Giant tortoises are returning home to the Galapagos Islands
Over a dozen giant tortoises were released back to their home on the Galapagos Islands after spending decades in captivity to repopulate the species.
Nearly 200 tortoises, all younger than three months old, were found inside a suitcase at a Galapagos Islands airport on Sunday morning in what officials say was an attempt to smuggle the animals off the islands.
The tortoises were discovered by staff at Seymour Airport on the island of Baltra, located in the Pacific Ocean about 600 miles off the coast of Ecuador. The Galapagos Islands are a province of Ecuador.
In a statement released by the airport, X-ray machines detected irregularities in a red suitcase that had been said to be carrying souvenirs. When staff opened the suitcase, they found 185 young tortoises wrapped in plastic, including 10 which had died.
Marcelo Mata, Ecuador’s environment minister, tweeted Sunday afternoon that he categorically rejects “these crimes against wildlife and the natural heritage of Ecuadorians.” He said the tortoises were taken from the wild and the surviving ones are undergoing veterinary reviews.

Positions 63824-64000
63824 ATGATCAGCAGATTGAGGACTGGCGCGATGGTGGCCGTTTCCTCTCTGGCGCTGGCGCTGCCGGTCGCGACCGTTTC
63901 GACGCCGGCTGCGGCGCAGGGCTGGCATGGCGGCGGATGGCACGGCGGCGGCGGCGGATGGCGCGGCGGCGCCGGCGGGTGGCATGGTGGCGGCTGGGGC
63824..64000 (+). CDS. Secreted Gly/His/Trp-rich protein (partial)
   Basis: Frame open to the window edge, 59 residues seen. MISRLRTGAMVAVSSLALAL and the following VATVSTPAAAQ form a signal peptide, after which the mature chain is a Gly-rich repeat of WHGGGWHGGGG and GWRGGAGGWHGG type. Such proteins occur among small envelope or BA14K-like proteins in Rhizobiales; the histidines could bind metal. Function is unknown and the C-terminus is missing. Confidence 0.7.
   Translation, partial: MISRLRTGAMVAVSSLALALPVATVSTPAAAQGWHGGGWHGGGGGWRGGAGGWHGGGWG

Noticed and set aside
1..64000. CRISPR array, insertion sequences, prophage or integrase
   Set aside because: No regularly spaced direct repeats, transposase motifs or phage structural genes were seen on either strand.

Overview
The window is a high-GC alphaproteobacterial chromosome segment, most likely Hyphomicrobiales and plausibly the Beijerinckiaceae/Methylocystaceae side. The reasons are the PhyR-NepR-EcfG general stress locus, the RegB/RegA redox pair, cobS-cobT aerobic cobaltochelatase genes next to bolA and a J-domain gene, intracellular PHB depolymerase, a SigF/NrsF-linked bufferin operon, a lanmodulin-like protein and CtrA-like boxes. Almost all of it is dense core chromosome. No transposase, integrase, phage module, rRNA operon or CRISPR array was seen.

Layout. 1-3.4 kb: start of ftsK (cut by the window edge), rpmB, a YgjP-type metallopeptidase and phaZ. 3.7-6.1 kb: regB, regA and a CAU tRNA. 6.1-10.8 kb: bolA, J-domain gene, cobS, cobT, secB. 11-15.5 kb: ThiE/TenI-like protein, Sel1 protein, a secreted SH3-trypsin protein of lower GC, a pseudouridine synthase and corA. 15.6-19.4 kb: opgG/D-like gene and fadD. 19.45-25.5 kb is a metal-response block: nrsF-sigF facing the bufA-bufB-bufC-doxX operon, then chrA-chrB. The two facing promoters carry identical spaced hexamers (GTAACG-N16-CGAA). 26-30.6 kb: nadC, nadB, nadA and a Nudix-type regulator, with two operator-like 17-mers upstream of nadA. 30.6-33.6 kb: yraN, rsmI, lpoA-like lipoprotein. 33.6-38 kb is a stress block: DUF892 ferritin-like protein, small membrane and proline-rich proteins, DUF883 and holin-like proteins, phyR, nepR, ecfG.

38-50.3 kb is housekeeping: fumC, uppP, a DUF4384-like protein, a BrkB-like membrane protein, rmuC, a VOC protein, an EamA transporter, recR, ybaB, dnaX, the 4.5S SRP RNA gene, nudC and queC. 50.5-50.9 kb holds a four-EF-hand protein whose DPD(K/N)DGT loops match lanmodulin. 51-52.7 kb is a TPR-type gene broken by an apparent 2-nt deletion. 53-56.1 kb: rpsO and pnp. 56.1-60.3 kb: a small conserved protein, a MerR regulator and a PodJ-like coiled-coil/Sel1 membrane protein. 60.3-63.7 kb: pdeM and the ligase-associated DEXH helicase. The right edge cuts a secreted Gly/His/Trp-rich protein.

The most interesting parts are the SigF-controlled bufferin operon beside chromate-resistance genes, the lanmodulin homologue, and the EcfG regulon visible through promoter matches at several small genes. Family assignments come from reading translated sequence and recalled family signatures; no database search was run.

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No charges have been filed as of Monday afternoon in connection to the suitcase as airport officials are waiting for national and environmental police to conduct investigations, but the people who checked in the suitcase were held for questioning, according to the airport’s statement.
The tortoises were intended to be sent to the Ecuadorian port city of Guayaquil.
Famous from Charles Darwin’s visit to the islands in the 1830s, the Galapagos tortoises are the biggest of their kind and can live over 100 years. They are considered to be a vulnerable species in the wild, according to the World Wildlife Fund, and have been protected by the Ecuadorian government since 1970.
The illegal sale of these rare tortoises can yield thousands of dollars, but smuggling any animal from the islands can result in one to three years in prison.
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